This week I’ve been in Odense for a PhD defense (Congratulations to Dr. Christian Valdemar Hansen!), while today I am giving at a talk at Nansensenteret i Bergen for a meeting organized by Norges Tekniske Vitenskapsakademi and Tekna. I will talk about the brain’s waterscape/Hjernens vannveier, of course. This presentation targets a semi-academic, semi-technical audience and the slides are publicly available.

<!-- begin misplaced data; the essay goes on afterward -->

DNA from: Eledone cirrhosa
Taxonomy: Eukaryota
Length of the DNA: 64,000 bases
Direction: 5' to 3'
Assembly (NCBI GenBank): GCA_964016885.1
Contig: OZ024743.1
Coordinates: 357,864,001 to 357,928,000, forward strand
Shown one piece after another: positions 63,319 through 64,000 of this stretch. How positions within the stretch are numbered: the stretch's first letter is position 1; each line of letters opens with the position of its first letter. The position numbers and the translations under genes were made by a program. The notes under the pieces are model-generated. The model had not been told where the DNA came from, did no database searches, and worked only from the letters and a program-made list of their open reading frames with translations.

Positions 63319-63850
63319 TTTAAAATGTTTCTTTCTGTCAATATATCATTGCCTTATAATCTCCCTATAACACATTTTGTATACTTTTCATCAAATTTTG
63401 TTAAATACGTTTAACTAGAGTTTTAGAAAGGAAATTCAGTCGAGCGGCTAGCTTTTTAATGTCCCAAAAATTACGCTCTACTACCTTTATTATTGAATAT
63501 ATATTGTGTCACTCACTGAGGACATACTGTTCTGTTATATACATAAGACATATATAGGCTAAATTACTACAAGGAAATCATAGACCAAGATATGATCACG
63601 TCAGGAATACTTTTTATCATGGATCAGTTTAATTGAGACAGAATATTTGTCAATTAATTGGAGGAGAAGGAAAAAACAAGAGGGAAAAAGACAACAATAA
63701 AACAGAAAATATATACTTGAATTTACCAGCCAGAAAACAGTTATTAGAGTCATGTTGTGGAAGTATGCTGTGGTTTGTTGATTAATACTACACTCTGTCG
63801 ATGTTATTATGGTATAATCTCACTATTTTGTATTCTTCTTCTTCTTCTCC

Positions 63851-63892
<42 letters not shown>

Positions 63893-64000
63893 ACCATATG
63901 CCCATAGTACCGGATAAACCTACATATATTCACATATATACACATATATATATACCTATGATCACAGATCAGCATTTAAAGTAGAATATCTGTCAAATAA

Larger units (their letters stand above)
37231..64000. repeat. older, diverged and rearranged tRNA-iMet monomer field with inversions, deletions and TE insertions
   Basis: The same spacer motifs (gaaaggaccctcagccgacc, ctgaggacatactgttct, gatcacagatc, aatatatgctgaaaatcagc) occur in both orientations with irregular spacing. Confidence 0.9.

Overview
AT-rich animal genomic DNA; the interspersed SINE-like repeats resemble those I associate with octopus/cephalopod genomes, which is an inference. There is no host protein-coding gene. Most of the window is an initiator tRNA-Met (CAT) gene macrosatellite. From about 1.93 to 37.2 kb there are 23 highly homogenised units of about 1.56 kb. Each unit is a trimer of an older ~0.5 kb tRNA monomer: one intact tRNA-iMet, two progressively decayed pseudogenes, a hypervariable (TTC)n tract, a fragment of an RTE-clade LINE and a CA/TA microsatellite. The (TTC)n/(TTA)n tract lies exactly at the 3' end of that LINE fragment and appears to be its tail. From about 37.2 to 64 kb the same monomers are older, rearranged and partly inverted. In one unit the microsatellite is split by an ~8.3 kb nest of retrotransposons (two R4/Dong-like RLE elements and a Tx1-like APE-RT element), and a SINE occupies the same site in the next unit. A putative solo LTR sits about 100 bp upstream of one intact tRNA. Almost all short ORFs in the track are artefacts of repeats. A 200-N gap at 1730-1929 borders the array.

Computational cardiac modelling is currently evolving from a pure research tool to aiding in clinical decision making. Assessing the reliability of computational model predictions is a key factor for clinical use, and uncertainty quantification (UQ) and sensitivity analysis are important parts of such an assessment. In this study, we apply new methods for UQ in computational heart mechanics to study uncertainty both in material parameters characterizing global myocardial stiffness and in the local muscle fiber orientation that governs tissue anisotropy. The uncertainty analysis is performed using the polynomial chaos expansion (PCE) method, which is a non-intrusive meta-modeling technique that surrogates the original computational model with a series of orthonormal polynomials over the random input parameter space. In addition, in order to study variability in the muscle fiber architecture, we model the uncertainty in orientation of the fiber field as an approximated random field using a truncated Karhunen-Loéve expansion. The results from the UQ and sensitivity analysis identify clear differences in the impact of various material parameters on global output quantities. Furthermore, our analysis of random field variations in the fiber architecture demonstrate a substantial impact of fiber angle variations on the selected outputs, highlighting the need for accurate assignment of fiber orientation in computational heart mechanics models.